Food Culture in South Korea

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When you’re traveling to a new and different country, you have the opportunity to try new things and gain new experiences. But sometimes, the best experiences always relate back to food.

Food is a universal asset that every human can relate to; we need food to survive, it’s just as simple as that. But food also represents a culture and the people of a country as a whole. There’s history behind every dish and flavor but we sometimes take it for granted simply due to that fact that we just don’t know. And when you don’t know something, don’t be afraid to explore and learn.

In South Korea, the abundance of food at cheap and reasonable prices will keep your bank account and wallet happy. After living here for a few months, I can see why a lot of people choose to dine out or grab a quick bite at one of the street stalls. I’m not joking when I say this, but groceries in Seoul can get a bit expensive. A friend of mine back home who is from South Korea warned me about the cost of groceries because I told her that I didn’t plan to eat out much and would rather opt to cook my own meals.

And boy was I wrong. I spent about $100+ or so on groceries a month that would only last me a short while if I planned to cook food every day for breakfast, lunch and dinner. In the end, it started to add up. But don’t be alarmed; not everything here is expensive. For the most part, if you’re into eating a lot of fruits and meats, then it will add up. But if you’re more of a simple chicken salad type of person, then you’re more than fine!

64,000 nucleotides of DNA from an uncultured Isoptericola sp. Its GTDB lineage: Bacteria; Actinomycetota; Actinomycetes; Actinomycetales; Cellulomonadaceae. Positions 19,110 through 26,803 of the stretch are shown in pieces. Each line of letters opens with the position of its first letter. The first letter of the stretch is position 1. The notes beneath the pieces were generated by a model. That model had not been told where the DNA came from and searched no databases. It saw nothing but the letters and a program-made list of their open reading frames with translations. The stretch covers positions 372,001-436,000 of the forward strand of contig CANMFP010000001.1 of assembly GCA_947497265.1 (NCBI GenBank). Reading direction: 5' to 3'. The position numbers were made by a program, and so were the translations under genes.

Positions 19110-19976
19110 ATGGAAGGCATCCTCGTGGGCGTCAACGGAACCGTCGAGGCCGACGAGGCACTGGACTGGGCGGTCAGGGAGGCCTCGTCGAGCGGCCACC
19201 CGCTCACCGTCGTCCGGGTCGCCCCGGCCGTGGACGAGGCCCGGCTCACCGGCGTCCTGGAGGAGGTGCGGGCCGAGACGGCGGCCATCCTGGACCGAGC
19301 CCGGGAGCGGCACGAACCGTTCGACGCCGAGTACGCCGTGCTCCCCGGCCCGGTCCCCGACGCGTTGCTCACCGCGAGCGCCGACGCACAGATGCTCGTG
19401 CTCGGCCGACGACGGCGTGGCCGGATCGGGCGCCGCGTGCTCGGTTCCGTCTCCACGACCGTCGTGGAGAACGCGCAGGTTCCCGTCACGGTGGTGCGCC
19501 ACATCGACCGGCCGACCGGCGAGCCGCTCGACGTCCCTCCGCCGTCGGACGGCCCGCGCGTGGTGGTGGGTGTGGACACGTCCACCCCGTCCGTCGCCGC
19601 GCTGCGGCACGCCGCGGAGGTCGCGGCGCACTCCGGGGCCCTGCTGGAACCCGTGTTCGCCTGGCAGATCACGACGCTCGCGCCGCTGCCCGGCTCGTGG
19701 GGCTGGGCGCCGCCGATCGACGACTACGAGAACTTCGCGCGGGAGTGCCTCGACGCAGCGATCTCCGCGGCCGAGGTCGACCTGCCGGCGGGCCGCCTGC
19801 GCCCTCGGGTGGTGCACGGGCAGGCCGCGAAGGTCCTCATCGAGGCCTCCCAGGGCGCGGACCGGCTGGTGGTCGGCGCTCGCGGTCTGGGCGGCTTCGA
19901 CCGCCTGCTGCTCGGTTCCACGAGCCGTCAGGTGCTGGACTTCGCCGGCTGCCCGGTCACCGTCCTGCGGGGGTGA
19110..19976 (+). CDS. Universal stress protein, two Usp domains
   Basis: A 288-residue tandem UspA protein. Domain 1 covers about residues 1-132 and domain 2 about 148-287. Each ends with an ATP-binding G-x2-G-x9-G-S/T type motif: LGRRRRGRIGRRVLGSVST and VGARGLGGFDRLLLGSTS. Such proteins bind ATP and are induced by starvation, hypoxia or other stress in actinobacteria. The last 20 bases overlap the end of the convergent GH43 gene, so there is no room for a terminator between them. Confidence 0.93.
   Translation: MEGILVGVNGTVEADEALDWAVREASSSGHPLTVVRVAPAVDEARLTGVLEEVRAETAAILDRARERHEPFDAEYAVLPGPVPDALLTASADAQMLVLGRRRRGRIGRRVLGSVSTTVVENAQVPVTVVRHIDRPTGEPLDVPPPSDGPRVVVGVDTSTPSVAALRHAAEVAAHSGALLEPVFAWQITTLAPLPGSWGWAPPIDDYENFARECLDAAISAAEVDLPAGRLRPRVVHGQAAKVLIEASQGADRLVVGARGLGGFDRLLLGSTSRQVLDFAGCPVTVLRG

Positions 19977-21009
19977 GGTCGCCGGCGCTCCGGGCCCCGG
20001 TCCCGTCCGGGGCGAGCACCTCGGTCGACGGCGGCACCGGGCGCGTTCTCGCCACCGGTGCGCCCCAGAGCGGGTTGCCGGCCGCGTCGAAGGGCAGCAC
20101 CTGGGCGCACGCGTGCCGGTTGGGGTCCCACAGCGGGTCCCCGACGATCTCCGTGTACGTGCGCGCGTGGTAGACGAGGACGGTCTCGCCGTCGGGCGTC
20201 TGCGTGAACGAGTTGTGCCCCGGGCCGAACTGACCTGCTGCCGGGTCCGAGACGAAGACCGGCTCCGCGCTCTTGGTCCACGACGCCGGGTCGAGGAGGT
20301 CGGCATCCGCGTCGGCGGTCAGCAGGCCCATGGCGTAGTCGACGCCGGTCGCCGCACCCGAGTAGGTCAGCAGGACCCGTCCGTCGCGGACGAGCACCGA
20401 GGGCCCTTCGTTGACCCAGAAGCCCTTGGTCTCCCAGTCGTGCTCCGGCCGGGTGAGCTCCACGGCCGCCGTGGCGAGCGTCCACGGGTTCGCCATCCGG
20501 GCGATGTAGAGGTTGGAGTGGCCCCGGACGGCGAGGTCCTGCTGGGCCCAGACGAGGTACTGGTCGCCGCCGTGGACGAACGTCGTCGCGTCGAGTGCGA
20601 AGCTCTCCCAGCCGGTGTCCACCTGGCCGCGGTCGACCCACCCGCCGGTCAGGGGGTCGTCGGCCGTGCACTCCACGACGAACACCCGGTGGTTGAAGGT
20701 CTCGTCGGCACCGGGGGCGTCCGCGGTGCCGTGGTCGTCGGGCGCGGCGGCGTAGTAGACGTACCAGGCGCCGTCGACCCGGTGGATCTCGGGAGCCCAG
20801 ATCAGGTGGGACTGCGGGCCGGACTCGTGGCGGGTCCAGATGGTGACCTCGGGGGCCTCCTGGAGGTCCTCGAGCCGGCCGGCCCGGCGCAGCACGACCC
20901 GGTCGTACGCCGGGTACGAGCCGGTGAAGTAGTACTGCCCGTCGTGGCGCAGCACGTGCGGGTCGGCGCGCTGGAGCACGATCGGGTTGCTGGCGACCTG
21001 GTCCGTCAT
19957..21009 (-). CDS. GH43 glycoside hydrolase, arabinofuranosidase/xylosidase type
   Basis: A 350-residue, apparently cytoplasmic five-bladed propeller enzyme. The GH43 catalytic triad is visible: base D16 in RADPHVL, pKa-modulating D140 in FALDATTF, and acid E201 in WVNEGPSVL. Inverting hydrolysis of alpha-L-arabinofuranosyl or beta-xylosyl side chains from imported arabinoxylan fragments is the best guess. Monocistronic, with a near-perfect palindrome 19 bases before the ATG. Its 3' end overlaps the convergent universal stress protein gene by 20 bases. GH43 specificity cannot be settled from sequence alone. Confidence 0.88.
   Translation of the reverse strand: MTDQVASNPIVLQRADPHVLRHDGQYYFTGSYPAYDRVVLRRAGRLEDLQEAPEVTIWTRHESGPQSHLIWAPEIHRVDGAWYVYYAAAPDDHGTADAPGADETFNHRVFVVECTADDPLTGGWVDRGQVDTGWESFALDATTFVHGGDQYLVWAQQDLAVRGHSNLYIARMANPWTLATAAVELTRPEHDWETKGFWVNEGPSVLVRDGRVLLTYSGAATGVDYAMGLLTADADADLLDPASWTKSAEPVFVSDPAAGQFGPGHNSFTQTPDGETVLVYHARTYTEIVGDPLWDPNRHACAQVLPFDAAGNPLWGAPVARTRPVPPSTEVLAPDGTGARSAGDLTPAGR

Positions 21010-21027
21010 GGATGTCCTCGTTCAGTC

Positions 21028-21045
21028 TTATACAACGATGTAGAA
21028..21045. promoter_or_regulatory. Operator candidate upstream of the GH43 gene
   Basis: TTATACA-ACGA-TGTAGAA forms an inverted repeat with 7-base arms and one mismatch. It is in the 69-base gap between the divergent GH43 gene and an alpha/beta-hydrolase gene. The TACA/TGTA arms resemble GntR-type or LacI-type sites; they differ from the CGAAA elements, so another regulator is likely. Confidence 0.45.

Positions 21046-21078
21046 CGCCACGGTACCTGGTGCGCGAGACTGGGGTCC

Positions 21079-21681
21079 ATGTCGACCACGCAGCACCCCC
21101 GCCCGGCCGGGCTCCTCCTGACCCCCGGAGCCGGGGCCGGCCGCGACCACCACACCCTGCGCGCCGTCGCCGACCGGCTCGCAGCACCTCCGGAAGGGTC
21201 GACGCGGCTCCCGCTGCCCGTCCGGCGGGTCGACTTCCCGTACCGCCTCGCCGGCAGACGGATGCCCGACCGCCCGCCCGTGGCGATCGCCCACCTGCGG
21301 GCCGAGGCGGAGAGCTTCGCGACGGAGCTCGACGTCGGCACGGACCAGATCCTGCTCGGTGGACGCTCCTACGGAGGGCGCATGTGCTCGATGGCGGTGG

Aside from groceries, Seoul is literally packed with restaurants where you can have a whole meal for less than $10. Plus, all the prices on the menu already include the tax and THERE IS NO TIPPING IN SOUTH KOREA. Why? Because everything is so fast paced here, Koreans believe that you should eat and be on your way all while still getting the same high-quality customer service that you deserve, just like every other customer walking through the door.

If you’re in the mood to eat Korean style BBQ, Mexican, Indian, Chinese, Japanese, Vietnamese, American, Italian, Desserts or simply want a burger from McDonald’s, expect great service with really nice people. When you’re eating out with a big group, remember to be polite and try not to be too loud. You can get unwanted attention that way. But it’s always better to enjoy new food together with people and create memories and experiences.

Food brings different cultures together, and even though we may not realize it until we’re actually sitting there staring at our empty plates, it’s a great way to meet new people and learn something new about yourself or the history behind one of your favorite dishes! Until then, always have a open and welcoming mind and tummy!

Finalmente

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Finalmente